Who Made 129 Chenango Happen?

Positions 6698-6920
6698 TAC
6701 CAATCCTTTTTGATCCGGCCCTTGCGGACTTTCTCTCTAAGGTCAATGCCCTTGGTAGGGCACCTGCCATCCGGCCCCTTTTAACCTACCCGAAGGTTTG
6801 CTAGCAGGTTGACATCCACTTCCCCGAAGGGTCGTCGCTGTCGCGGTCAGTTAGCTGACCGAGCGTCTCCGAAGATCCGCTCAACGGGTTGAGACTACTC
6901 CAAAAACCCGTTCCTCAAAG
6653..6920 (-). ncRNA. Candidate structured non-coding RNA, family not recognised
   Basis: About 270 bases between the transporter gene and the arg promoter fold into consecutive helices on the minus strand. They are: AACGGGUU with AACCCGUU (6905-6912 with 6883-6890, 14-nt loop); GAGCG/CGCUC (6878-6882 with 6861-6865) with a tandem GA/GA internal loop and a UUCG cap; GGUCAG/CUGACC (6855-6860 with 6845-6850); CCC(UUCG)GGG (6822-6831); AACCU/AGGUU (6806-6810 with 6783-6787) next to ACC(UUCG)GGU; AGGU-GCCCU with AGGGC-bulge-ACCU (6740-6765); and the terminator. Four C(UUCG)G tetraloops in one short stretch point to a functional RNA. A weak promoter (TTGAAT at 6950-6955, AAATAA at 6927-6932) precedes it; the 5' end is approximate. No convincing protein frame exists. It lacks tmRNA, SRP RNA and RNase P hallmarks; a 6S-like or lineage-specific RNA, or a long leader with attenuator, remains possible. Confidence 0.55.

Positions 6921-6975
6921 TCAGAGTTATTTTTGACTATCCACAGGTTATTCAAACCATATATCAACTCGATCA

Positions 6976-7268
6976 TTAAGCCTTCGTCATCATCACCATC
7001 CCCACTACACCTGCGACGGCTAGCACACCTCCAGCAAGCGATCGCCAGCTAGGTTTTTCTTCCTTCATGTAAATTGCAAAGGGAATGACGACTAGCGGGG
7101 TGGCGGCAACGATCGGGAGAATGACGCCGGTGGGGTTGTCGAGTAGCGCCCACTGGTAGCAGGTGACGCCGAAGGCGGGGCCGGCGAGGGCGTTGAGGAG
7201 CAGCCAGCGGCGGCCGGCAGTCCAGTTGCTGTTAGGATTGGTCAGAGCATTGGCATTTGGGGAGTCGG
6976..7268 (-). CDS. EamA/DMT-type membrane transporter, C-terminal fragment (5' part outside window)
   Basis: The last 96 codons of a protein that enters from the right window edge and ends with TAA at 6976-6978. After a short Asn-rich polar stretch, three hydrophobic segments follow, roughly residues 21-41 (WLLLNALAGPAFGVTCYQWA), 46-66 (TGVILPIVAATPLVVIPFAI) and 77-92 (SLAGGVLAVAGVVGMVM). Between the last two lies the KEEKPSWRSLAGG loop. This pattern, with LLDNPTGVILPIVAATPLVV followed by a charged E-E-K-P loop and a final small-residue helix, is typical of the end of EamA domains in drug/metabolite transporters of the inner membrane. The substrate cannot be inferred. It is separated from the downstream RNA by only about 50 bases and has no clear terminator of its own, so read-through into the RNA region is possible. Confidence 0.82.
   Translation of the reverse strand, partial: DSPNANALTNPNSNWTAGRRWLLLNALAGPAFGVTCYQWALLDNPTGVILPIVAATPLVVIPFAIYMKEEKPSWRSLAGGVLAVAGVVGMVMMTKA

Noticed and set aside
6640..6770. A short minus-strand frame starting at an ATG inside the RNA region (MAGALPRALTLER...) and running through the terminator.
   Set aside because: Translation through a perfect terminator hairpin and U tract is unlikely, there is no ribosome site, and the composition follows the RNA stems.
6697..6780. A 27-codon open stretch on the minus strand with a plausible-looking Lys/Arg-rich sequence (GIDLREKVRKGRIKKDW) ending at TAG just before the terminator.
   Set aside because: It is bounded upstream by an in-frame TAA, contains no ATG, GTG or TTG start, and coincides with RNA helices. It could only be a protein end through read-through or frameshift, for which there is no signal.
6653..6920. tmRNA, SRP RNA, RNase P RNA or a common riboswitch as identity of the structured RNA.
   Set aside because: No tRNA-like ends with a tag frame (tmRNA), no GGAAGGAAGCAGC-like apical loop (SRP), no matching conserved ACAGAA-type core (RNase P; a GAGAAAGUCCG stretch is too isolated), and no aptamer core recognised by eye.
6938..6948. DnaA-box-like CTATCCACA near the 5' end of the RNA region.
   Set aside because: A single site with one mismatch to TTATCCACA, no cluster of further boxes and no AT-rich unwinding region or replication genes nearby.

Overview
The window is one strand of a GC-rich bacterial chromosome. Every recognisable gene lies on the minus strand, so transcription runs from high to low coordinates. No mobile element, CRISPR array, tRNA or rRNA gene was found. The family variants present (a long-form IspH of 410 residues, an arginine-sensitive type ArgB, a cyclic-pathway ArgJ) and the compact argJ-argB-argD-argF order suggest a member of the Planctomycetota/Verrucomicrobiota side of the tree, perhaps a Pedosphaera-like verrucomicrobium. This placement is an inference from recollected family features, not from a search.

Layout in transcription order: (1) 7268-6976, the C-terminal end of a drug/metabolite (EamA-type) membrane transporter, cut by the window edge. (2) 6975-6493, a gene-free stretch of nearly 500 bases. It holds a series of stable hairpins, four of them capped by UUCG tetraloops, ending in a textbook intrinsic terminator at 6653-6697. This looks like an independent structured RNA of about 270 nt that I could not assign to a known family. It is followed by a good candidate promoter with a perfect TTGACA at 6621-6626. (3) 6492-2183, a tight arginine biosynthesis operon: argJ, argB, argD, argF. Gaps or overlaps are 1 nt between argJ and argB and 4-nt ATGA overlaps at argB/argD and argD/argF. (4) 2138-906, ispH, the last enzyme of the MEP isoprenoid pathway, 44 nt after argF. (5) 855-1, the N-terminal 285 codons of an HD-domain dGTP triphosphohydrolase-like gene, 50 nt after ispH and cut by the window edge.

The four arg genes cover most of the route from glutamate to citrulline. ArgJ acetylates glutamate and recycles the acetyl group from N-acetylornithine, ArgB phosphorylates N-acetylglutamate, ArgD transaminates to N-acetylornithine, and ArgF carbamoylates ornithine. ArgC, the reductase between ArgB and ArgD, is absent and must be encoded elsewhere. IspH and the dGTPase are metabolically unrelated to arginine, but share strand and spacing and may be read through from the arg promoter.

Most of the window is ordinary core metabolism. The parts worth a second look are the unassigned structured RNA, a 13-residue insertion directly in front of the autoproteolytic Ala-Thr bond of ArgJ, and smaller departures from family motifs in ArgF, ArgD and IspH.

129 Chenango was donated in early 2007 by the estate of Ann McQuestions, to help PUSH fulfill the mission to decrease the rate of housing abandonment by reclaiming empty houses and redeveloping them for occupancy of low-income residents. The future tenants of 129 Chenango will participate in a savings program that will assist them to become first-time home owners. In order to help educate on what it means to own your own home, PUSH uses the Housing Cooperative model which entails sharing responsibilities of maintenance and 'ownership' of the house. To help the tenants save, PUSH will put $75 each month into an escrow account. The tenants will be participating in The First Home Club, which will quadruple their savings up to $7,500 if it is used towards a down payment on a home. Architect, Kevin Connors of eco_logic STUDIO, was hired to design the plans for the new apartments. His and PUSH's goal was to make 129 Chenango as energy efficient and green as fiscally possible. Luckily, we had donors who would help us in this initial extra cost. [Thank you Monica Angle and Sam Magavern!] Now our future tenants will save additional monies due to the energy efficiency of the house. To help fulfill PUSH's commitment to the reduction of poverty in and the redevelopment of the West Side, the PUSH crew was hired locally, many of them young people. They came with varying levels of experience and skill and had constant on the job training. Our Construction Manager, Eddie Egriu, shared his vast skills and experiences to help them complete the job. They all worked tremendously hard and without them, there would be no 129 Chenango. Many individuals and organizations have volunteered and helped our crew. The Plumbers & Steamfitters Local #22 and Cement Masons Local #111 came and used 129 Chenango as a training site for their apprentices. Ferguson Enterprises has donated much of the plumbing supplies. We thank all for their help and assistance in helping rebuild the West Side.